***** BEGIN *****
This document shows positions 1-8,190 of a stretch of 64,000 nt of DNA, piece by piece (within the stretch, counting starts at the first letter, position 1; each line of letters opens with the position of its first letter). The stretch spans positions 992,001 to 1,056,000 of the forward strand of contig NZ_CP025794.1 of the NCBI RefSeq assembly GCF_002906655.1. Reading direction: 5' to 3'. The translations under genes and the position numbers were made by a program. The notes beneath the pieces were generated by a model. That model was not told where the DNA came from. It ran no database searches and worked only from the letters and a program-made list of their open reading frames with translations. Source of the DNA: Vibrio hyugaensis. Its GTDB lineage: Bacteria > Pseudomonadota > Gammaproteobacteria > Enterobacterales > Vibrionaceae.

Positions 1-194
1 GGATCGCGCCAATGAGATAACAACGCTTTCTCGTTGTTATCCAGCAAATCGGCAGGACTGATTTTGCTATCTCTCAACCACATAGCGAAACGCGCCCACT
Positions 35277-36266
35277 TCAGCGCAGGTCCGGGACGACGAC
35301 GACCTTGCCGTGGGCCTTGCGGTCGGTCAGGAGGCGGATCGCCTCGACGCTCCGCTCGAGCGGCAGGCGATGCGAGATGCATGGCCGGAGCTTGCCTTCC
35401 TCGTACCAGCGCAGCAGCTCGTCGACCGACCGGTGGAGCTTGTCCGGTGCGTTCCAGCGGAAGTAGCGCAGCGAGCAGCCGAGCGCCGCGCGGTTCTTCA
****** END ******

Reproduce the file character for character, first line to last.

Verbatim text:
This document shows positions 1-8,190 of a stretch of 64,000 nt of DNA, piece by piece (within the stretch, counting starts at the first letter, position 1; each line of letters opens with the position of its first letter). The stretch spans positions 992,001 to 1,056,000 of the forward strand of contig NZ_CP025794.1 of the NCBI RefSeq assembly GCF_002906655.1. Reading direction: 5' to 3'. The translations under genes and the position numbers were made by a program. The notes beneath the pieces were generated by a model. That model was not told where the DNA came from. It ran no database searches and worked only from the letters and a program-made list of their open reading frames with translations. Source of the DNA: Vibrio hyugaensis. Its GTDB lineage: Bacteria > Pseudomonadota > Gammaproteobacteria > Enterobacterales > Vibrionaceae.

Positions 1-194
1 GGATCGCGCCAATGAGATAACAACGCTTTCTCGTTGTTATCCAGCAAATCGGCAGGACTGATTTTGCTATCTCTCAACCACATAGCGAAACGCGCCCACT
Positions 35277-36266
35277 TCAGCGCAGGTCCGGGACGACGAC
35301 GACCTTGCCGTGGGCCTTGCGGTCGGTCAGGAGGCGGATCGCCTCGACGCTCCGCTCGAGCGGCAGGCGATGCGAGATGCATGGCCGGAGCTTGCCTTCC
35401 TCGTACCAGCGCAGCAGCTCGTCGACCGACCGGTGGAGCTTGTCCGGTGCGTTCCAGCGGAAGTAGCGCAGCGAGCAGCCGAGCGCCGCGCGGTTCTTCA